BEFORE BROOM, HAWKINS AND DAN LEE
DAN LEE, JUSTICE, FOR THE COURT:
This is an appeal from the Circuit Court of Harrison County wherein David and Janet Lacoste, appellees, brought suit for breach of contract arising from the purchase of a marker for their child's grave and two cemetery plots located on each side of their child's grave in Resthaven Memorial Park. The contracts were executed by the Lacostes and Ray E. Fernandez, who was alleged to be an agent of T. C. L., Inc., a Louisiana corporation organized for the purpose of acquiring Resthaven Memorial Park in 1976.
The officers and stockholders of T. C. L. consisted of Rodney Conti, William J. Luscy, III, and Ted Tumminello. Conti denied Fernandez was authorized as an agent for T. C. L. to enter into contracts for the sale of burial plots. Therefore, T. C. L. refused to honor the Lacostes' contracts with Fernandez. At the conclusion of the trial, the jury was peremptorily instructed as to actual damages of the Lacostes and a verdict of $880 was returned in their favor. The jury also awarded the Lacostes $300,000 in punitive damages against T. C. L., Inc., Rodney Conti and William Luscy, appellants. Punitive damages were not, however, assessed against Fernandez. From the jury verdict and final judgment thereon, T. C. L., Inc., Rodney Conti and William Luscy have appealed. We reverse.
T. C. L., Inc., is a Louisiana corporation which was chartered in 1976 for the purpose of acquiring certain property known as the Resthaven Memorial Park Cemetery located in Harrison County. The corporation was licensed to do business in the state of Mississippi by the secretary of state in the same year. The principal stockholders in the corporation are Rodney Conti, William J. Luscy, III, and Ted Tumminello. The initial capital for operation of the corporation and acquisition of Resthaven Memorial Park was supplied by Tumminello. Tuminello apparently supplied $50,000 of which $42,500 went for the purchase of Resthaven and another $5000 or $6000 being paid to Ray Fernandez for a finder's fee for information and work in acquiring Resthaven. Fernandez in turn endorsed this check and gave it back to Conti in payment of a previous personal loan.
After acquiring Resthaven, T. C. L. verbally contracted with Cemco, a Mississippi corporation owned by Ray Fernandez, whereby Cemco agreed to maintain the grounds at Resthaven and handle the interment of deceased persons who owned a right to be interred at Resthaven prior to T. C. L.'s
acquisition of the cemetery. In return, Cemco was to receive the opening and closing fees for interment and the option of purchasing plots for $50 per plot plus $30 per plot to be paid to T. C. L. in its perpetual care fund. Conti denied that Cemco or Fernandez was ever authorized by T. C. L. to sell any property owned by T. C. L. Although Fernandez at first asserted his duties, pursuant to the aforementioned agreement, involved all those necessary to the operation of a cemetery, including the sale of plots and vaults, he later retracted this statement, testifying he was never authorized to sign or issue any deeds to cemetery plots.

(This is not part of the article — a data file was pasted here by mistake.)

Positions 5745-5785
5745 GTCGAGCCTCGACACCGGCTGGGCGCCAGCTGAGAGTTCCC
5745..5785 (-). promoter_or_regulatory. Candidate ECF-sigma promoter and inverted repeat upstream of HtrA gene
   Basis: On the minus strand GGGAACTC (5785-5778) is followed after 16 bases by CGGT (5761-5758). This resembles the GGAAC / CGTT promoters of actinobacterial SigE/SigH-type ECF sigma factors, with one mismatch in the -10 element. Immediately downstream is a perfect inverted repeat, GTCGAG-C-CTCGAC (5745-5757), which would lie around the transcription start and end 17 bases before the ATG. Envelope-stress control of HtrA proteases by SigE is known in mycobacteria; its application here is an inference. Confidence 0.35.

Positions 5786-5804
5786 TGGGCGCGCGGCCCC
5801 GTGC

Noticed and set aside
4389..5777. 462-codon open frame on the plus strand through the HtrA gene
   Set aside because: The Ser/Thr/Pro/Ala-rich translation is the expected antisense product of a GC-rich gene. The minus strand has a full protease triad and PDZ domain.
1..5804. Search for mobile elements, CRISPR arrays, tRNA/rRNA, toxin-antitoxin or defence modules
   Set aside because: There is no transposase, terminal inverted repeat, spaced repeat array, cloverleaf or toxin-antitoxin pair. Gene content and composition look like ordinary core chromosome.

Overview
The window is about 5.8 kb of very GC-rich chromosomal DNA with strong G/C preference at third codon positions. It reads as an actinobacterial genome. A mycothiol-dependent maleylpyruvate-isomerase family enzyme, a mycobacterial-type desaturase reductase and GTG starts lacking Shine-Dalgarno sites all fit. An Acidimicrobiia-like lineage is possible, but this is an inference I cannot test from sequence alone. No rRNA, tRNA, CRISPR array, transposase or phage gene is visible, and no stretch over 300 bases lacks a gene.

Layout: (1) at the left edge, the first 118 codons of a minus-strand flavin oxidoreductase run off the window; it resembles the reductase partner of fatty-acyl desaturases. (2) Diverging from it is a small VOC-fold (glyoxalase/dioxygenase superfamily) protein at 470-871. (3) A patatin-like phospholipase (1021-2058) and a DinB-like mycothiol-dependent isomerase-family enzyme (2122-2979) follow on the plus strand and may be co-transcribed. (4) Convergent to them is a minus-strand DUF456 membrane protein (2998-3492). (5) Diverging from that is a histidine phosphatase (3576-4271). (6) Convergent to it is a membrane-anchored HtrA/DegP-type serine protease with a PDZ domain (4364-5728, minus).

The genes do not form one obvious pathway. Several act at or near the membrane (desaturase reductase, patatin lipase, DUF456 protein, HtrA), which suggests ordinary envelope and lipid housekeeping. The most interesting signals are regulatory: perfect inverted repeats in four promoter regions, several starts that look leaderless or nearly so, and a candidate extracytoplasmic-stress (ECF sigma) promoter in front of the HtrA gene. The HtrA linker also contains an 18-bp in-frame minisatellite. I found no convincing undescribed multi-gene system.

Following this agreement, Fernandez began occupying the office building located on the grounds of Resthaven and continued to do so until February or March of 1980.
In February of 1979, appellees' young son died at Tulane Medical Center in New Orleans. The child was transported to Riemann's Funeral Home. An employee of Riemann's contacted Fernandez for the appellee and arranged for interment of the child at Resthaven. Thereafter, appellees met with Fernandez in the office on the cemetery grounds where they purchased a plot for their son.
In September of 1979, appellees again contracted with Fernandez for the purchase of a marker to be placed on their son's grave, at which time they paid $210. They also contracted to purchase the plots on each side of their son's grave for a total of $450, paying $50 down and $20 per month thereafter until the purchase price was paid. Fernandez represented that their son's marker would be installed by Thanksgiving of 1979.
Appellees continued to pay on these two plots until their check was subsequently returned by T. C. L., Inc., at which time it expressed its view that their contract with Fernandez was illegal. T. C. L., however, offered to sell the plots to appellees under similar terms, but without giving credit for those sums which had already been paid to Fernandez. The marker for their son's grave was finally installed only a few months prior to trial. Appellees incurred approximately $70 in additional expenses for installation of the marker which included a base for the marker and an installation fee enacted by T. C. L. as of March 3, 1979.
It was approximately December of 1979 when Mr. Fernandez's questionable activities began to surface. At that time appellees' attention was called to an announcement in a local newspaper which stated:
TCL, Inc., owner of Resthaven Memorial Park, hereby advises all purchasers of cemetery plots, markers, bases or vaults, that TCL, Inc. is not responsible for any such purchases and purchasers must secure the items purchased from the selling agent. Only contracts executed with Rodney Conti or William J. Luscy, III, officers of TCL, Inc., are the responsibility of TCL, Inc.
It was also during the latter portion of 1979 that Fernandez was indicted on several counts for embezzlement of proceeds tendered to him in payment of several markers. ...